Thursday, October 15, 2015

Indianapolis Municipal Election Drawing Little Interest From Voters

Give the voters no real choices and you can't be surprised that they are showing little interest in this year's municipal election in Indianapolis. Only 485 people took advantage of early walk-in voting during the first week the voting center at the Indianapolis City-County Building opened for business. A little more than 2,000 people requested absentee ballots.

I held my nose and cast a ballot for two candidates I don't particularly favor for mayor and city-county council last week, realizing that regardless of which candidates win in this year's election, there will be no demonstrable difference in policy. The same self-dealing corporate insiders will be calling all the shots and getting richer at the expense of the rest of us.

Things aren't looking good for Republicans in this year's election. Their ace in the whole is a rumor they're spreading that black voters are sitting out the election this year as a form of protest against the Democratic Party's leadership. The Democratic candidate for mayor traditionally takes about 90% of the black vote in Marion County, while a Republican requires close to 65% of the white vote to win county-wide.

15 comments:

Paul K. Ogden said...

Worst ace in the hole ever.

Anonymous said...

Admit it! Except for Christine Scales there are no real Republicans left in office in Indianapolis!

Eric Morris said...

Good, helps show that "consent of the governed" is a myth foisted upon us by pro-government indoctrination centers, er, schools.

Anonymous said...

For people who don't promote blacks within the local party, it's funny to hear them claim to know them well enough to know anything about their voting habits... Rumor indeed.

Anonymous said...

For whatever it is worth, I am one voter who will no longer hold his nose to cast ballots for any of these candidates; I am worn out fooling myself that a trek to the polls has any real meaning other to endow some political party sycophant with a little fiefdom and the opportunity to chow down at the public tax trough.

Recently asked at the BMV if I desired to update my voter registration, against all my prior belief and actions I politely replied, "No, thank you."

The politicians and the corrupt attorneys who run these politicians lie and pervert the law to their benefit. Both sides of the aisle. Right down to the marrow of their bones. The truth is neither major party is open to those of difference of any kind, skin color or sexual orientation, other than to exploit those "differences" and drive wedges between us to their benefit.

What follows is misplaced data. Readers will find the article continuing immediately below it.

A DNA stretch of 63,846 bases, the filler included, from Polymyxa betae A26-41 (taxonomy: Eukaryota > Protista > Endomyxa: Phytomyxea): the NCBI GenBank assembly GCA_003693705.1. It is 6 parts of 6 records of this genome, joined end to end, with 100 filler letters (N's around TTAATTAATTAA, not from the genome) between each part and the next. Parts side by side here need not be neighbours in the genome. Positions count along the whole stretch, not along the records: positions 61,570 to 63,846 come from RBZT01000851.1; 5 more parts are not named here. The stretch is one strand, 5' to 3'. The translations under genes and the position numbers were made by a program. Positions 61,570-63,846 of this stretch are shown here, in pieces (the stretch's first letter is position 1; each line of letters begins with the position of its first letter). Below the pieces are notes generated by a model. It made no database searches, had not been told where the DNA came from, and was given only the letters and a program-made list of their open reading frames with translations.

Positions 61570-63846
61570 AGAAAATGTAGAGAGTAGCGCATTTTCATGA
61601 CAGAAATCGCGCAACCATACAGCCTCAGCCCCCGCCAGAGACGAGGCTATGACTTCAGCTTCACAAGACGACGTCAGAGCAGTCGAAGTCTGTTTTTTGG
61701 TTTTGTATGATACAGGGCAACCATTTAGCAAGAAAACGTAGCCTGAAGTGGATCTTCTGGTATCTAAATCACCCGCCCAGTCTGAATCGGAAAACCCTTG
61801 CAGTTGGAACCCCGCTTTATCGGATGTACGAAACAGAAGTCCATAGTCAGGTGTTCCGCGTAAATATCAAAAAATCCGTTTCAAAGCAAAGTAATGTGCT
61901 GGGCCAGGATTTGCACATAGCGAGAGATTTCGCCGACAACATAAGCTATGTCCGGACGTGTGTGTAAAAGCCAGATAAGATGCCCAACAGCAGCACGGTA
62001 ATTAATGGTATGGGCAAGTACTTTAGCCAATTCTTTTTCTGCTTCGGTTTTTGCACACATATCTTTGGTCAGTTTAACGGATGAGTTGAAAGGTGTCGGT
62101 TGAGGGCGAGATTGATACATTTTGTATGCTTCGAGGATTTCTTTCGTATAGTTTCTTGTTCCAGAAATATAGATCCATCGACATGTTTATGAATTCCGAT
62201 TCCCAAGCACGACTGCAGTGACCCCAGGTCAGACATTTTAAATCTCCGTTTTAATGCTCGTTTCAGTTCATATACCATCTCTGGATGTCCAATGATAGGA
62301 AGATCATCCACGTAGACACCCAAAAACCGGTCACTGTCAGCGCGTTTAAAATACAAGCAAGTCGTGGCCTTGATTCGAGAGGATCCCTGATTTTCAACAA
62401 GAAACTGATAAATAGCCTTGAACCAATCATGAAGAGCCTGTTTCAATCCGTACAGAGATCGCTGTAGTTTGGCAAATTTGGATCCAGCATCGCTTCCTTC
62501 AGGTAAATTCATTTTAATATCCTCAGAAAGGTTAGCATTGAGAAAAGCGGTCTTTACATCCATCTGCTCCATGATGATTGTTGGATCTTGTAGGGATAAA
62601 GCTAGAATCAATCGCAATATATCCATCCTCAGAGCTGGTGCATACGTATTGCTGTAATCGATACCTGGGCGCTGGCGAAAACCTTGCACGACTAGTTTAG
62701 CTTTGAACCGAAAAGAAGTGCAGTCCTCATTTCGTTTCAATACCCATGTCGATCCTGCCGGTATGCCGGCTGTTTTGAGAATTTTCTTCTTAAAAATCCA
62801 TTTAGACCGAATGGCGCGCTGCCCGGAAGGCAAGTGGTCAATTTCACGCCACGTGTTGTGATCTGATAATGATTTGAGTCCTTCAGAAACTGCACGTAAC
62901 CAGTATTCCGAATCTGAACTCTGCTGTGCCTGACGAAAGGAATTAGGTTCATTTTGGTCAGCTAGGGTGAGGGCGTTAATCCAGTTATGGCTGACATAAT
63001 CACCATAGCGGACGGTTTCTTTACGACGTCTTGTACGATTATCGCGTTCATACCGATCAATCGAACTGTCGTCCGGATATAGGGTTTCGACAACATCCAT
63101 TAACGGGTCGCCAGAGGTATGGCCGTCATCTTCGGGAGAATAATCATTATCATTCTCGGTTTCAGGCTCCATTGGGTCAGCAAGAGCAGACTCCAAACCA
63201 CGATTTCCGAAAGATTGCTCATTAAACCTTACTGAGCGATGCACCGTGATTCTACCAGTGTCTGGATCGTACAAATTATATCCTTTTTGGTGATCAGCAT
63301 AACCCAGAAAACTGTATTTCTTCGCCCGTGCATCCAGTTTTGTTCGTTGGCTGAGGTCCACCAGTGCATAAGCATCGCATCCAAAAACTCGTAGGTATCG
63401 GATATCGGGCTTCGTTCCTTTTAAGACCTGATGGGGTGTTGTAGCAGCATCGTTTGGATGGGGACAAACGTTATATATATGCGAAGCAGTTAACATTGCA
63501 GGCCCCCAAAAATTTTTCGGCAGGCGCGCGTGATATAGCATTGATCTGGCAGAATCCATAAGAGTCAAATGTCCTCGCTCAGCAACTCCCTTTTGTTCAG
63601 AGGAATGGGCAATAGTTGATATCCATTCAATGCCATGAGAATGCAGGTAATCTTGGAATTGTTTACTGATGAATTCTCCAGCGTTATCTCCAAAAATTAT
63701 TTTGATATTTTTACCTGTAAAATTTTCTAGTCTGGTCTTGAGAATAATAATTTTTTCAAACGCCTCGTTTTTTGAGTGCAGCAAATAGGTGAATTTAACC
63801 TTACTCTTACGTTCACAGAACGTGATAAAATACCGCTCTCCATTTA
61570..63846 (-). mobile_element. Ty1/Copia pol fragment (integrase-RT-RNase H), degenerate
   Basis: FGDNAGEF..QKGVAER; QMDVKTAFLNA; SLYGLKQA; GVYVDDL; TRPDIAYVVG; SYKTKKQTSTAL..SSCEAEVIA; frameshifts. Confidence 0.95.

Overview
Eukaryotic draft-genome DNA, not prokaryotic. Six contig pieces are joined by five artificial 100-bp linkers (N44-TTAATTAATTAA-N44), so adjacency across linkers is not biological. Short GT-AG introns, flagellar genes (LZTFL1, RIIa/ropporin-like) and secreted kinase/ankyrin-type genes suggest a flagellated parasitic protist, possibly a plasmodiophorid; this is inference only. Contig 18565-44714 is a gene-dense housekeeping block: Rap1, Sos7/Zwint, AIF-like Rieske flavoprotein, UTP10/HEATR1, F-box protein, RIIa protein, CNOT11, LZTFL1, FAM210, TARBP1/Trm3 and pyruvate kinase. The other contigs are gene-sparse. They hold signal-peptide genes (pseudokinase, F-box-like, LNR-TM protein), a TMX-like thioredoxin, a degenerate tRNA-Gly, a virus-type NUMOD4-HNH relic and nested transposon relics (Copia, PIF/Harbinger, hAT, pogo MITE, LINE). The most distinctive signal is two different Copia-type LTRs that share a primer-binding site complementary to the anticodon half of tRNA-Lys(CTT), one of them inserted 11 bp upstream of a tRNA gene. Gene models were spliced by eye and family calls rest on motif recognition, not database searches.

To paraphrase Alfred E. Neuman... "What? Me Vote?"

Mike Jasper said...

Gee. Maybe one of the Libertarians will win a CC race. That would do more to get the Republicans and Democrats to work together than anything else.

Anonymous said...

MJ has a point. Libertarian Sam Goldstein (CC district 2) has a fiscally responsible platform free of transit subsidy & socialized notion.

Gary R. Welsh said...

Why did the Libertarian Party choose not to run a candidate for mayor this year? It's not like tweedle dee or tweedle dum support Libertarian views.

Flogger said...

Maybe it is a mistake. I received my absentee ballot. There is no Libertarian running for Mayor or in my Council District. I knew I was not going to vote for any of the Republicrat Candidates. None of the candidates I have to chose from are worth voting for. I guess I could trash the ballot or return it blank.

Anonymous said...

No, things are looking good for Republicans in at least the City County Council race. In the 2012 Republican reapportionment, based upon voting patterns, Republicans were to be favored in 15 of the 25 seats at stake for this year's election. Legislation passed by the state (not Marion County, of course) has eliminated the four at-large Democratic seats and new rules have led to three Democratic incumbents giving up their seats to keep their city jobs. Given that the Democratic Party has currently only a one vote majority on the CCC and that the Party has had a majority only twice since Unigov was enacted in 1970, it would seem that this election will be a cakewalk for the R's.